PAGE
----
With the way I have set things up, any axiom system is itself just a collection of equivalence results. So the question is then which equivalence results need to be included in the axiom system in order that all other equivalence results can be deduced just from these.

In general this can be undecidable—for there is no limit on how long even a single proof might need to be. But in some cases it turns out to be possible to establish that a particular set of axioms can successfully generate all equivalence results for a given operator—and indeed the picture at the top of the facing page shows examples of this for each of the four operators in the picture above.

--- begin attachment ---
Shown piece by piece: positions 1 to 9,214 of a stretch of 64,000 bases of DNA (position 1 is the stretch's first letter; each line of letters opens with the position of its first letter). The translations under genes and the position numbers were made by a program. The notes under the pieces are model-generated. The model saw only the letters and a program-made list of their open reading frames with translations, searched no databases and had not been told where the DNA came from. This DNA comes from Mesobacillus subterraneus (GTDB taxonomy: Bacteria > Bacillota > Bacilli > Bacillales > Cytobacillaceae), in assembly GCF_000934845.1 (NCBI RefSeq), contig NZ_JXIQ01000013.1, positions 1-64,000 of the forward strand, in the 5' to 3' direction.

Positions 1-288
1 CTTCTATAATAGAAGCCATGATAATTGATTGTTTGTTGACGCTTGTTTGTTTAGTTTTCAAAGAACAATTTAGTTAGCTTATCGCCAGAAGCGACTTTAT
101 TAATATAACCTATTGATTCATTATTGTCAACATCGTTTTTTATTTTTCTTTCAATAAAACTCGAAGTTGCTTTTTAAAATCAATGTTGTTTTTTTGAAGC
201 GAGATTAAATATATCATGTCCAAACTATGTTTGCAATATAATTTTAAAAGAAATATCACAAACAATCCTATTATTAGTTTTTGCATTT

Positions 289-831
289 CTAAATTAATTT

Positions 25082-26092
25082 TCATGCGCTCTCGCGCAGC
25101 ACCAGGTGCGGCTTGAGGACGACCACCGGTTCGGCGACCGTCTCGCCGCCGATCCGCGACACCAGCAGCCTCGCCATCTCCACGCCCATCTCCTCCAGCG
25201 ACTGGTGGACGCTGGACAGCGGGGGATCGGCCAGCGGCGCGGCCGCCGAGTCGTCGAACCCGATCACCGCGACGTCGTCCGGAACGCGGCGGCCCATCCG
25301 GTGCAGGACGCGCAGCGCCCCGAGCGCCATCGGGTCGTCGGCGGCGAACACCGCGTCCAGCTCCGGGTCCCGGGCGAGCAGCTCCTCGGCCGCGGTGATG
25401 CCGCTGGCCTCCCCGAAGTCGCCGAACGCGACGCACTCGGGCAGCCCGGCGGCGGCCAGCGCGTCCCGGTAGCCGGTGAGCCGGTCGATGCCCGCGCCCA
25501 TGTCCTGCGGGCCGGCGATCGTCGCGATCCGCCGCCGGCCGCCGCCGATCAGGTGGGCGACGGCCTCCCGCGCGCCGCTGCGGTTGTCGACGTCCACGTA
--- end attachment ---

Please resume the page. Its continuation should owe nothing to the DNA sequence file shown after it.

So if two expressions are equivalent then by applying the rules of the appropriate axiom system it must be possible to get from one to the other—and in fact the picture on page 775 shows an example of how

## Captions on this page:

Values of expressions obtained by using operators of various forms. For each expression the sequence of values for every possible combination of values of variables is shown. Two expressions are equivalent when this sequence of values is the same. With black and white interpreted as True and False, the forms of operators shown here correspond respectively to And, Equal, Implies and Nand. (The first argument to each operator is shown on the left; the second on top.) The arrays of values generated can be thought of as being like truth tables.